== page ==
Giardia Vaccine for Dogs

Giardiasis can spread quickly in crowded dog kennels.
i Homeless dog in Kennel image by dinahr from

If your dog has acute diarrhea, vomiting and weight loss she may have giardiasis. Sometimes mistaken for worms, this is a parasitic infection that can affect you as well as your dog. Various treatments are available, including a vaccine. However, some vets dispute the benefits of giving a routine vaccination.

Sources Of Giardia

Giardia parasites are most often found in water, and it isn't always dirty water as you might expect. They may live anywhere from a mountain stream to a muddy creek. Although your pet is unlikely to catch it from your tap water, the parasite has been traced to city water systems. For example, outbreaks of giardiasis may occur after heavy rains have overstretched the water filtration system. Keeping your dog away from ponds and streams is one way you can prevent her getting this infection. Keeping your yard free of feces, and your dog away from the feces of other dogs or cats, is another preventative step. Feces carrying the giardia parasite is a secondary source, as the parasites survive an infected dog's digestive system and pass out in her stools. This is one reason giardiasis is prevalent in a crowded kennel environment.

Giardia Standard Treatments

If your vet diagnoses giardiasis, he is likely to prescribe an eight-day course of the antibiotic metronidazole. Because giardia parasites aren't bacteria, an antibiotic works. This treatment approach is identical to the one your doctor would prescribe for you if you contract giardiasis. Giving metronidazole is effective in some 67 per cent of cases, according to "The Canadian Veterinary Journal," but you need to watch out for any side effects, such as anorexia, lethargy and weakness in her limbs. Fenbendazole is another standard treatment and studies show that it has a success rate of between 90 and 100 percent, "The Canadian Veterinary Journal" reports.

Giardia Vaccine

In the late 1990s a licensed vaccine appeared that is exclusively for use with dogs. The idea of the vaccine is to prevent giardiasis, but vets also use it as a treatment, particularly if the dog has recently been exposed to sources of giardiasis. The vaccine reduces the amount of giardia parasites an infected dog sheds through her feces, and therefore reduces the spread of this infection. However, some vets believe that there is insufficient evidence to justify use of a vaccine, particularly in dogs without symptoms. You should talk to your vet about the vaccine and get his perspective on whether or not to have your puppy or adult dog vaccinated.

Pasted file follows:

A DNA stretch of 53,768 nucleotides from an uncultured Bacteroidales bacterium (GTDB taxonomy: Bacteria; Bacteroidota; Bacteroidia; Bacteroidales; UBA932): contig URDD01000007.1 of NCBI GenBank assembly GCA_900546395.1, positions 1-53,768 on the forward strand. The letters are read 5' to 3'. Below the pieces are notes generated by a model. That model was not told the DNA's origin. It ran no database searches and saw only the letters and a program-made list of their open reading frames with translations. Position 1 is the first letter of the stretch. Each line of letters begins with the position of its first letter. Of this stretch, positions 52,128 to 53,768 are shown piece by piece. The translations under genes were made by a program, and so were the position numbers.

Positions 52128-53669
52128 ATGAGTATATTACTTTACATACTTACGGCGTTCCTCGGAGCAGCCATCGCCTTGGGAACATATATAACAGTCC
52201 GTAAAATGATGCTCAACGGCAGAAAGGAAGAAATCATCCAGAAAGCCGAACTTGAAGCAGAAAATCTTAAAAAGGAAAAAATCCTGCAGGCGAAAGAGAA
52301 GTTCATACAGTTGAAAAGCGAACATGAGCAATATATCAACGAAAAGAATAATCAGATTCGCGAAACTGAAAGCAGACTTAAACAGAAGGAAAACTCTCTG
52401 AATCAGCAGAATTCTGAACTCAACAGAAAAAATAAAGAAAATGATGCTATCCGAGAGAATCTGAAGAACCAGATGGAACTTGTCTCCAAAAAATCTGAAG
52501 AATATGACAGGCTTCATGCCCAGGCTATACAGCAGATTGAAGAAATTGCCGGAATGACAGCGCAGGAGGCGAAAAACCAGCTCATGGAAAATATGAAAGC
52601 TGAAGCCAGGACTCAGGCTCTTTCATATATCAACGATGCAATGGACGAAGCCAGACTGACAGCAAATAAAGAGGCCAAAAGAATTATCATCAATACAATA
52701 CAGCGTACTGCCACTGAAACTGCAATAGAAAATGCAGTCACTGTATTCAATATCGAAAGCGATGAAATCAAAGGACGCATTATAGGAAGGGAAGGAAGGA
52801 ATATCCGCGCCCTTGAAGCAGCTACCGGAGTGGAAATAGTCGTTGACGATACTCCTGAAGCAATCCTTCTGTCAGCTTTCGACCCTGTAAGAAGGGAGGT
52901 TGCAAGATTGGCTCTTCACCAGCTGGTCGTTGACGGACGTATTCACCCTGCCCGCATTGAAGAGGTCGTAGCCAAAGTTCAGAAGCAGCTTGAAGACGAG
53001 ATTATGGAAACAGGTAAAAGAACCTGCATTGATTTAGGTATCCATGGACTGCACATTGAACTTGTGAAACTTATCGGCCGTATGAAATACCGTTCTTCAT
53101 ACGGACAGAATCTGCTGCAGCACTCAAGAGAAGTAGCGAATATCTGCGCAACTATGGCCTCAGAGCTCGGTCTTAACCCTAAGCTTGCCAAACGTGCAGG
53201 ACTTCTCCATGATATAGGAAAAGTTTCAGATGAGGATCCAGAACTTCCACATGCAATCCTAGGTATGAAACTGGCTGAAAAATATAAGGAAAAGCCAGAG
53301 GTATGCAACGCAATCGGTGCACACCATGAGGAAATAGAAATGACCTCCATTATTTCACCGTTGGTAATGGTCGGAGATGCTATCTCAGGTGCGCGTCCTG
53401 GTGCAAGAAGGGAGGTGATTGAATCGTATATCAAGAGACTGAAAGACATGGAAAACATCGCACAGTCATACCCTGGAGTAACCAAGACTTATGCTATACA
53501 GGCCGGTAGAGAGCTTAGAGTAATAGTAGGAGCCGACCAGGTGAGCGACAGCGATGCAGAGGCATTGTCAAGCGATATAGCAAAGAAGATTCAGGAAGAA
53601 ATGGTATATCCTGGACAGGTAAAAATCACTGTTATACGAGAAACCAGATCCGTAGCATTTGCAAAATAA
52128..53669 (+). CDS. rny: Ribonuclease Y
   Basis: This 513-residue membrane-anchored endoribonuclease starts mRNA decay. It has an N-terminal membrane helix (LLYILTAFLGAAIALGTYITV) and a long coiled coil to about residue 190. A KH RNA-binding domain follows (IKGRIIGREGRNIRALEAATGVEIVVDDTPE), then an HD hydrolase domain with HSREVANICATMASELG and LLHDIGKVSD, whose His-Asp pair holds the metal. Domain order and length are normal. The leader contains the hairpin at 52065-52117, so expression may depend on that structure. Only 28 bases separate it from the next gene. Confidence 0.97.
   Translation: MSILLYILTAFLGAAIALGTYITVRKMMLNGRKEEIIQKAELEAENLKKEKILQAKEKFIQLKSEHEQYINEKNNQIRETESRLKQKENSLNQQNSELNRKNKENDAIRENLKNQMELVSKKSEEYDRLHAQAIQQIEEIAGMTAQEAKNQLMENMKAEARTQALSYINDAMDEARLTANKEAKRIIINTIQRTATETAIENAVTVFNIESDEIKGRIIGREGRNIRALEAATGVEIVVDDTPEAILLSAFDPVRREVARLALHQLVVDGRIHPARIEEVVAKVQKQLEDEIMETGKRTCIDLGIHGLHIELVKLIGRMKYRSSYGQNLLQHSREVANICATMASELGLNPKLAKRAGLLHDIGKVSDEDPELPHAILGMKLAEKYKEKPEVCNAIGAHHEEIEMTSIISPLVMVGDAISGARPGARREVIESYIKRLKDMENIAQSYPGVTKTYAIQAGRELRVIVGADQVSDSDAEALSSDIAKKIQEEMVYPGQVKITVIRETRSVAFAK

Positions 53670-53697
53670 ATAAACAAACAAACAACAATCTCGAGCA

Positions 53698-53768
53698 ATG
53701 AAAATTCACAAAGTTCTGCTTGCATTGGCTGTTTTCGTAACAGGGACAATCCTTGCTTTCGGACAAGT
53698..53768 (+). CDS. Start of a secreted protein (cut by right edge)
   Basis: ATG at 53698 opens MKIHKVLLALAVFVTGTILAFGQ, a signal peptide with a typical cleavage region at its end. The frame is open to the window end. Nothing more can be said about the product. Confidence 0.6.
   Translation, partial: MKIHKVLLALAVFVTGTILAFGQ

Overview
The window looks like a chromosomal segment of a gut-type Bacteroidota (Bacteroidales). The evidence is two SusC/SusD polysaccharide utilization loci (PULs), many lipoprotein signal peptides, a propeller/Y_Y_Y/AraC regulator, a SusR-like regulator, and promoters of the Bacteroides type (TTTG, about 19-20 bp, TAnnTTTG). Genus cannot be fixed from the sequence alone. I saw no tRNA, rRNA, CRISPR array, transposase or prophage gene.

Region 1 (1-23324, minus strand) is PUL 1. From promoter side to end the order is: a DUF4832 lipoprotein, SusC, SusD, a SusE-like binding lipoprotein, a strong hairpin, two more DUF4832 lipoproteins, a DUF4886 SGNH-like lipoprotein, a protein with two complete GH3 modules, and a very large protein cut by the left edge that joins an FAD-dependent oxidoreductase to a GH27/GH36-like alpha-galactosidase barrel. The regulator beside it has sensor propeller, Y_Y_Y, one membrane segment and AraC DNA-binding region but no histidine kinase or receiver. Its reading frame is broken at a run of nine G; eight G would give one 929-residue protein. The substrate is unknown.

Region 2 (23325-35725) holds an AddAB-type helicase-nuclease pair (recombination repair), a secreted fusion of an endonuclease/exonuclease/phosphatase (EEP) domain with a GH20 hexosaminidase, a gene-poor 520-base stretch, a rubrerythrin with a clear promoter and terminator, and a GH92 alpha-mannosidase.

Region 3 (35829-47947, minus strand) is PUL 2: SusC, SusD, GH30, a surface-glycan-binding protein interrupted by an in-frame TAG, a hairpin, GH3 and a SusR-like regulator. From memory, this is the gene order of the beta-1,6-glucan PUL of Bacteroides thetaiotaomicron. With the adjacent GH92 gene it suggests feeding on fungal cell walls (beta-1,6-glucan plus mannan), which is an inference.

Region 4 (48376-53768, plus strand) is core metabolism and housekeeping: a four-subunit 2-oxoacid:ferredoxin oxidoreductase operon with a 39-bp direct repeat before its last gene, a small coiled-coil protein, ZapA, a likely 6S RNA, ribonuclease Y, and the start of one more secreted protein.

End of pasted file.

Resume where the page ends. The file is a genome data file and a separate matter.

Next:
The key controversy is over giving the giardia vaccine as a matter of routine along with other pet vaccinations. Some dogs carry giardia parasites without showing any symptoms. However, a 2002 clinical study in Ontario showed that there was no significant difference in the levels of parasites present between dogs given the vaccine and those given a placebo. So, the veterinarians concluded that giving a giardia vaccine -- one that contains inactive giardia parasites -- had no effect on asymptomatic dogs. David McCluggage, a vet at, believes that most puppies are exposed to giardia via the mother and that giving the giardia vaccine is pointless when the puppy's immune system has already had to deal with it.

Always check with your veterinarian before changing your pet’s diet, medication, or physical activity routines. This information is not a substitute for a vet’s opinion.

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